Can WGU RN-BSN be completed while actively enlisted in the Navy?

  1. I'm currently a nursing student on my way to completing my ADN. I planned to try the 1 yr RN-BSN option that WGU was offering. I was wondering, can it be done while actively enlisted in the navy? I'd like to hear any advice.
  2. Visit Robins19 profile page

    About Robins19, LVN

    Joined: Feb '12; Posts: 52; Likes: 5


  3. by   RN*mommy
    First of all, thank you for your service to our country!

    About WGU, I'm no expert by far, but seeing as how much of the program is based online I don't really see any barriers there. The only issue I could possibly imagine deals with the practicum, however I'm imagining there are ways the school would assist you in being able to accomplish that goal as well. I would highly recommend speaking with an enrollment counselor. They have most likely dealt with situations like yours and can accurately give you information on the ins and outs for someone whose in the military.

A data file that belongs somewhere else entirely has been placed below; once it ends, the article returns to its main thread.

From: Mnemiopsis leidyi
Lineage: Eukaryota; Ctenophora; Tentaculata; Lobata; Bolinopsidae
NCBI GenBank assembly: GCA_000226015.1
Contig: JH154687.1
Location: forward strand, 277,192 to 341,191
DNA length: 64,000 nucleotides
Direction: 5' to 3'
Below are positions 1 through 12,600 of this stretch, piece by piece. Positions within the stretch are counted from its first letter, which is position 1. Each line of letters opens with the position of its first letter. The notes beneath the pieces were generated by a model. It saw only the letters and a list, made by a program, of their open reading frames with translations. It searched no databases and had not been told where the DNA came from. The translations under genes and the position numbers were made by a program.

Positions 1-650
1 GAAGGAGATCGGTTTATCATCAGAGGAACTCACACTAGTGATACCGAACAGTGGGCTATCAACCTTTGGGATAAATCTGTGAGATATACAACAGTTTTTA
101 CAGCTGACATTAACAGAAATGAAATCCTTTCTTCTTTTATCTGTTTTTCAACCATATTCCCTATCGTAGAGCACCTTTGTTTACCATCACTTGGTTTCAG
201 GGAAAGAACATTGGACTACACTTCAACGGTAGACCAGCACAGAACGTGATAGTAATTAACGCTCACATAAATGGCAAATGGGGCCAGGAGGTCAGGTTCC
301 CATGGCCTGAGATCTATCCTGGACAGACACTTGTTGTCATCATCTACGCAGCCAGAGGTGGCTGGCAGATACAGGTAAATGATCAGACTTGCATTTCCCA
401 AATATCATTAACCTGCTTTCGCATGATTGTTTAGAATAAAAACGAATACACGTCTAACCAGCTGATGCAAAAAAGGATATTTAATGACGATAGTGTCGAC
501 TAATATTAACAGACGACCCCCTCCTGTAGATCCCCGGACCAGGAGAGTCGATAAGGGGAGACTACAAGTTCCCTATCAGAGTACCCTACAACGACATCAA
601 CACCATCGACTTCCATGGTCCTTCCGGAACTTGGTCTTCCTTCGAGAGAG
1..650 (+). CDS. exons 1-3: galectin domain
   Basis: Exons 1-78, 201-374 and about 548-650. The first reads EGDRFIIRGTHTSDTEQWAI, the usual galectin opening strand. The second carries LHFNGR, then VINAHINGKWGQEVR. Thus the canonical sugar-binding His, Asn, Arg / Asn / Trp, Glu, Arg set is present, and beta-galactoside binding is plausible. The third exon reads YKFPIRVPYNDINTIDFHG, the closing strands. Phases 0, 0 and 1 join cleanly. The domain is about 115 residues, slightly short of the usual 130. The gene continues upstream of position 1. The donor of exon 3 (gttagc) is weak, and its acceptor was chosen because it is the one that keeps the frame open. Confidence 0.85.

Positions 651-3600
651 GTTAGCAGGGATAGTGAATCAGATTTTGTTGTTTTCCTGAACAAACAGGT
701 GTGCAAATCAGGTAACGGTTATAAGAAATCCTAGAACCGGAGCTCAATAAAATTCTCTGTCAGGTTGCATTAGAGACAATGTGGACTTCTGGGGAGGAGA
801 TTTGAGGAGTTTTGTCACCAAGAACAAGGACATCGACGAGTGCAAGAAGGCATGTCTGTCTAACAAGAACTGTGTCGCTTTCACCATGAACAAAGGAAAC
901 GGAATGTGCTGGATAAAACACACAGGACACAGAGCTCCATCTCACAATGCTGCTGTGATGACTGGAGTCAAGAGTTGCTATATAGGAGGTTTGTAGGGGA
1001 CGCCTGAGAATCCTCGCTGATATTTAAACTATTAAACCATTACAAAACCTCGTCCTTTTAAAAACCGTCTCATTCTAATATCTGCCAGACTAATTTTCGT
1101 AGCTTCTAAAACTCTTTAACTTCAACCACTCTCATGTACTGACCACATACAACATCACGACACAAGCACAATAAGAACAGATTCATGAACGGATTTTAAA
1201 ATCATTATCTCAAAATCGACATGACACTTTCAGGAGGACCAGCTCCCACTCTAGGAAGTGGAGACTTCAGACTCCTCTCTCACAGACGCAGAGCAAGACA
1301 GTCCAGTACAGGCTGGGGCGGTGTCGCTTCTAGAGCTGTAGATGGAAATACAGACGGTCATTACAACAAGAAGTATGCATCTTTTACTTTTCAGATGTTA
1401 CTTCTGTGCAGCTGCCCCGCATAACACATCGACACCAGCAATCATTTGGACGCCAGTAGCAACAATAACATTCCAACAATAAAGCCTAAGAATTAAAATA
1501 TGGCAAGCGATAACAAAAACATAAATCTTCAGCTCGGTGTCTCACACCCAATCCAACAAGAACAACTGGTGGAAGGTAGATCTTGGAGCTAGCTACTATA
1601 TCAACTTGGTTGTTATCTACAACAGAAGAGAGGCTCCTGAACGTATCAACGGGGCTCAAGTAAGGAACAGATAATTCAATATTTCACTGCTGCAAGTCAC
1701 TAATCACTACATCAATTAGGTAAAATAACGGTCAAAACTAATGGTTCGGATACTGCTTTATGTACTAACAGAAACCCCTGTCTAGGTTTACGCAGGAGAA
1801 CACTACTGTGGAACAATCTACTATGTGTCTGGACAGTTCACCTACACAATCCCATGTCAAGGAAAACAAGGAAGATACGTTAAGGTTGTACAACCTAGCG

I do recommend the program and feel that a year is an acceptable amount of time for sometime in your position to pursue.

    I hope this was somewhat helpful and congratulations on nearing completion of your ADN program!
  4. by   medicmatt44
    Are you enlisting as a Corpsman? I do not know if the Navy has LPN's.

    I sincerely hope that someone hasn't provided you with inaccurate information regarding a licensed RN serving in an enlisted position in the military. For example, if you enlisted as a Corpsman- you are a Corpsman and you will NOT be practicing as a RN.

    Just wondering why you would enlist instead of seeking employment as a RN, instead of completing your BSN and submitting a packet for commission as an officer.